The world of cycling according to G at Amazon.co.uk
The world of cycling according to G at Waterstones
I received this book a couple of weeks ago. I enjoyed reading it, and it is one of the more interesting insights into professional cycling. You feel a strong sincerity in that this is how Geraint Thomas sees cycling and life, there’s no sense of pretence or writing what a pro cyclist is supposed to say. From those looking from the outside, it is interesting to read.
The story of Geraint Thomas’s career is well-timed because it neatly co-incides with the rise of British cycling. Thomas along with the likes of Ed Clancy, Mark Cavendish were some of the very early members of the British Cycling development squad run by Rod Illingworth, the squad which went on to achieve Olympic success and then perhaps more impressively success on the road.
The book is written in quite a light, easy to read format; (it is written with Tom Fordyce). It is good humoured and generally quite a positive insight into professional cycling.
It is not written like a chronological autobiography. “I won Olympics, then rode for Sky… ” But, focusing on particular aspects of cycling separated into short chapters. For example:
- The Fringe benefits of being a professional cyclist (e.g. Being brilliant at go-karting racing, getting drunk very cheaply…)
- The Perfect Ride
- When the Wind Blows
- I never take the stairs
There are also short chapters on other protagonists in the cycling world – Cavendish, David B, Bradley Wiggins, Chris Froome and Chris Hoy.
There is also a look at places from the rain swept cobbles of Belgium to the more refined world of Italy.
Although it is written in an informal tone, with good sense of humour, you feel like you get an insight into the mindset of Team Sky from someone who has been in it from the start. Such as the strict dieting regime, the training camps on Tenerife and the logistical aspects of being in the biggest Pro cycling Team. For those who aren’t so keen on Team Sky’s dominance and marginal gains, Thomas gives a more human perspective, which is easier to cheer and empathise.
I read this whilst doing my last two weeks of training for the national hill climb. I was training relatively little in terms of volume – 3 or 4 hill climb efforts of 4 minutes, then a day of 1 hour recovery rides. The problem is that reading Thomas’ book made me feel I had massively under-trained. I felt completely inadequate as I compared my training with his. It seems for Thomas three hours steady, is like a recovery ride, and a hard day on Tenerife is the amount of climbing I did in two weeks. Of course, the National hill climb (4 mins) is rather different to preparing for three week stage race, but it did encapsulate the difference between a domestic amateur and a full time professional.
I’ve always followed Geraint Thomas career quite closely after racing against him in British Time Trial Championship 2010 in South Wales. We finished race at similar time (he probably caught me for about 8 minutes). I didn’t want to bother a professional who (even in 2010 would probably get a lot attention from fans), but he was quite happy to start a conversation and asked about my racing. I told him I did 100 mile time trials which he thought was a bit crazy. But, then I don’t do four hour training sessions on a turbo, so I think honours are even there. Still it is good to see someone make it all the way to the top, but still retain the attitude of a local lad, unaffected by fame. He certainly doesn’t hold back in sharing his pride in being a local Welsh lad from Cardiff.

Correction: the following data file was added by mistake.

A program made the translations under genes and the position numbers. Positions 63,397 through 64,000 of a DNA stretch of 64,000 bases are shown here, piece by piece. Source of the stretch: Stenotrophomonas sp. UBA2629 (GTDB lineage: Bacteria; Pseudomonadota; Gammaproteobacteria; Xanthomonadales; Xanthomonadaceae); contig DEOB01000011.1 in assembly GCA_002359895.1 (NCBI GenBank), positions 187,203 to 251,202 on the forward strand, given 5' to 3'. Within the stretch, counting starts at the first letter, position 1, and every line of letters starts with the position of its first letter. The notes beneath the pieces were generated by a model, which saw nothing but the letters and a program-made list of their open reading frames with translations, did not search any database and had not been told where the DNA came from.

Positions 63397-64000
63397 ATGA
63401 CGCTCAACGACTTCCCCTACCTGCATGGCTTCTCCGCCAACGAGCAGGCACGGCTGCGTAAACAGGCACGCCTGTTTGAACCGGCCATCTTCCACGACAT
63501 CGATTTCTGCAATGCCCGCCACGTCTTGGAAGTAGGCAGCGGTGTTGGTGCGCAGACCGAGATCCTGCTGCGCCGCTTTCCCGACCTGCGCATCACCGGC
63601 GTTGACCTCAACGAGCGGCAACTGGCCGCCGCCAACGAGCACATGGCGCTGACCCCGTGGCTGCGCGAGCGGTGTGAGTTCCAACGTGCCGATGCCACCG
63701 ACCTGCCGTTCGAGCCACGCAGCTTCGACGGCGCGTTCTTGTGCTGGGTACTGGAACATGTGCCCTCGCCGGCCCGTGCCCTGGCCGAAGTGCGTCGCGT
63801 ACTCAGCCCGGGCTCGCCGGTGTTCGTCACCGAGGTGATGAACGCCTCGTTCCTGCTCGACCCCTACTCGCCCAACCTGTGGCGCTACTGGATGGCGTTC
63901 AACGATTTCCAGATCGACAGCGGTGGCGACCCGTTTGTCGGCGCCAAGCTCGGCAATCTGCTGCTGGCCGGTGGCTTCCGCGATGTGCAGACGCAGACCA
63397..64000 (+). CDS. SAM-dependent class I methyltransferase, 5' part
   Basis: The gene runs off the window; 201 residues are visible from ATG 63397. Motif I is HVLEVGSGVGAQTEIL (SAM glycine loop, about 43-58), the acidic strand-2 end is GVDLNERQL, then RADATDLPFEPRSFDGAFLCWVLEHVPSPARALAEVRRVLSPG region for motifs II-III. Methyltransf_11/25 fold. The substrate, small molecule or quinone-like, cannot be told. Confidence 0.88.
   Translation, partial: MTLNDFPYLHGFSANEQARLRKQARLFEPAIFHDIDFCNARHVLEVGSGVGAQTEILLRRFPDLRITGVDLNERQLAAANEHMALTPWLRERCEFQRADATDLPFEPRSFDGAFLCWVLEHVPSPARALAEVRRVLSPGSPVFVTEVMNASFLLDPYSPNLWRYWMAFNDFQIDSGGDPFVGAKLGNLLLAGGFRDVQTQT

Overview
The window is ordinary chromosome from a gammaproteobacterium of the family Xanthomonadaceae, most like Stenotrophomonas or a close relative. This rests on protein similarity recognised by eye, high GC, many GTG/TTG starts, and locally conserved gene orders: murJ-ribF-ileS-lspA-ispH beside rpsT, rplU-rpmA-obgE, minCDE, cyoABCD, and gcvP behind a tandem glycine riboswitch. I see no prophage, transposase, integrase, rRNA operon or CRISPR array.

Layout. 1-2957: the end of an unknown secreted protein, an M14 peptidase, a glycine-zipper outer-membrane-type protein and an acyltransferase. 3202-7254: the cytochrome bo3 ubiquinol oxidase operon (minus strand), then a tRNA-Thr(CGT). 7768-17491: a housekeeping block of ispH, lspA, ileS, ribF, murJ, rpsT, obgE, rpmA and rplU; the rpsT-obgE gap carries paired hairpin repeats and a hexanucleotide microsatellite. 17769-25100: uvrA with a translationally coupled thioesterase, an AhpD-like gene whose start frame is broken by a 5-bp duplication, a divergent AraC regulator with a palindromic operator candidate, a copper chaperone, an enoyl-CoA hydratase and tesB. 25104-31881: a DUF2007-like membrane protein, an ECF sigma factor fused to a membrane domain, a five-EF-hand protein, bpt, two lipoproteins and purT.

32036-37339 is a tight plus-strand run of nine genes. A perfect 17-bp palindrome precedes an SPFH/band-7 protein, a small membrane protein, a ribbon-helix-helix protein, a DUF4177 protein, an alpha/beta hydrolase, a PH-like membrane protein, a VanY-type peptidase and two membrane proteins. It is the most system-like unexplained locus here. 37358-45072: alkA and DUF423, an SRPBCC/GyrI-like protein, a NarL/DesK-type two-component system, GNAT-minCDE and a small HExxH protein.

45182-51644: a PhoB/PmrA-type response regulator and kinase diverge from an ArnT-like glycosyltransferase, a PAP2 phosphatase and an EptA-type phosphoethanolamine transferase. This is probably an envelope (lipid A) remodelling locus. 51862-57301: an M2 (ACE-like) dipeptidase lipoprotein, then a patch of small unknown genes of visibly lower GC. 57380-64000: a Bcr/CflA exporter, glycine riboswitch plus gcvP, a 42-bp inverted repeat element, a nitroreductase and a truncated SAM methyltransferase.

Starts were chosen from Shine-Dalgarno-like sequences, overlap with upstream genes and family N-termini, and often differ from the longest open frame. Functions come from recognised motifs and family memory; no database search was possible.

Great Britain cycling
Geraint Thomas on Holme Moss, stage two. photo Duncan Palmer, Flickr
To give an example of an interesting ancedote in the book, there was the time when Chris Hoy won Olympic Gold in Athens (2004). On that day, Chris Hoy had to watch three times as riders went out on track before him and broke the Olympic record. It cracked some of his rivals. In response France’s Arnaud Tournant switched to a bigger gear, went out like a maniac and died on the last lap.
However, British Cycling had already planned for this eventuality before the Olympics and David B and S.Peters had previously asked Chris Hoy what he would do if riders broke the Olympic record?
Chris’ instinctive response was to put on a bigger gear and go out faster. But, the wise heads of British Cycling said no. You keep to your original plan, and what you have worked on for the past four years. Chris kept the same gear, same pacing strategy and the rest is history.
This kind of anecdote is both interesting and quite useful. I may write a post on pacing in hill climbs fairly soon.
Thomas definitely has sincerity, though on some subjects I would have been interested to read more about. He touches on the media scrutiny and drug allegations that dogged Froome’s performance in France. It would have been interesting to hear Thomas write more on this. But, maybe it would have been harder to keep the relatively upbeat tone of the book.
Also, I felt I wanted to read a chapter written by his wife Sara. From this book at least, she comes across as a paradigm of patience and self-giving. In fact, by the end of this book, I had the idea – why would anyone want to marry a professional cyclist?
Thomas is a top cyclist but also quite a down to earth personality, which is quite easy to relate to. The book is interesting and enjoyable to read.